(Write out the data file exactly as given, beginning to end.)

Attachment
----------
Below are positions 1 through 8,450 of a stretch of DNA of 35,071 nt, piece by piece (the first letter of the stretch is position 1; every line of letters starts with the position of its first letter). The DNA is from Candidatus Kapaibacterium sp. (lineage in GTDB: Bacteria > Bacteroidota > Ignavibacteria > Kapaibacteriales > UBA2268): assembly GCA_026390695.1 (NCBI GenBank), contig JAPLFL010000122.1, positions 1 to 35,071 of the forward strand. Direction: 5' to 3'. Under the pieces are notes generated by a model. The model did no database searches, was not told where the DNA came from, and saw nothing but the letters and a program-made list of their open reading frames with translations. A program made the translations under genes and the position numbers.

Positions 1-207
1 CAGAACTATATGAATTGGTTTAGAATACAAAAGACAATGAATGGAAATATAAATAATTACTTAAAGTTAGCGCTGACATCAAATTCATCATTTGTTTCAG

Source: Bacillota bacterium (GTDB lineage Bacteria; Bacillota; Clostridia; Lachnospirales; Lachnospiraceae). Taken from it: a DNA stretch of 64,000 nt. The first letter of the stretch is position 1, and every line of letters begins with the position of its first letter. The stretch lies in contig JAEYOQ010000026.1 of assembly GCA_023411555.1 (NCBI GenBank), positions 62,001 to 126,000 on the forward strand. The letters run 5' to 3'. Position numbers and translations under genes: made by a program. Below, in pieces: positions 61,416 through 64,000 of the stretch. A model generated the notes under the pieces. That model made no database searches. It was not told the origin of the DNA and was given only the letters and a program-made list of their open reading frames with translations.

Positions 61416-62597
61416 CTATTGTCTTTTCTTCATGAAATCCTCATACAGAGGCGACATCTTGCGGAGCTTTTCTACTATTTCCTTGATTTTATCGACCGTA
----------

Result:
Below are positions 1 through 8,450 of a stretch of DNA of 35,071 nt, piece by piece (the first letter of the stretch is position 1; every line of letters starts with the position of its first letter). The DNA is from Candidatus Kapaibacterium sp. (lineage in GTDB: Bacteria > Bacteroidota > Ignavibacteria > Kapaibacteriales > UBA2268): assembly GCA_026390695.1 (NCBI GenBank), contig JAPLFL010000122.1, positions 1 to 35,071 of the forward strand. Direction: 5' to 3'. Under the pieces are notes generated by a model. The model did no database searches, was not told where the DNA came from, and saw nothing but the letters and a program-made list of their open reading frames with translations. A program made the translations under genes and the position numbers.

Positions 1-207
1 CAGAACTATATGAATTGGTTTAGAATACAAAAGACAATGAATGGAAATATAAATAATTACTTAAAGTTAGCGCTGACATCAAATTCATCATTTGTTTCAG

Source: Bacillota bacterium (GTDB lineage Bacteria; Bacillota; Clostridia; Lachnospirales; Lachnospiraceae). Taken from it: a DNA stretch of 64,000 nt. The first letter of the stretch is position 1, and every line of letters begins with the position of its first letter. The stretch lies in contig JAEYOQ010000026.1 of assembly GCA_023411555.1 (NCBI GenBank), positions 62,001 to 126,000 on the forward strand. The letters run 5' to 3'. Position numbers and translations under genes: made by a program. Below, in pieces: positions 61,416 through 64,000 of the stretch. A model generated the notes under the pieces. That model made no database searches. It was not told the origin of the DNA and was given only the letters and a program-made list of their open reading frames with translations.

Positions 61416-62597
61416 CTATTGTCTTTTCTTCATGAAATCCTCATACAGAGGCGACATCTTGCGGAGCTTTTCTACTATTTCCTTGATTTTATCGACCGTA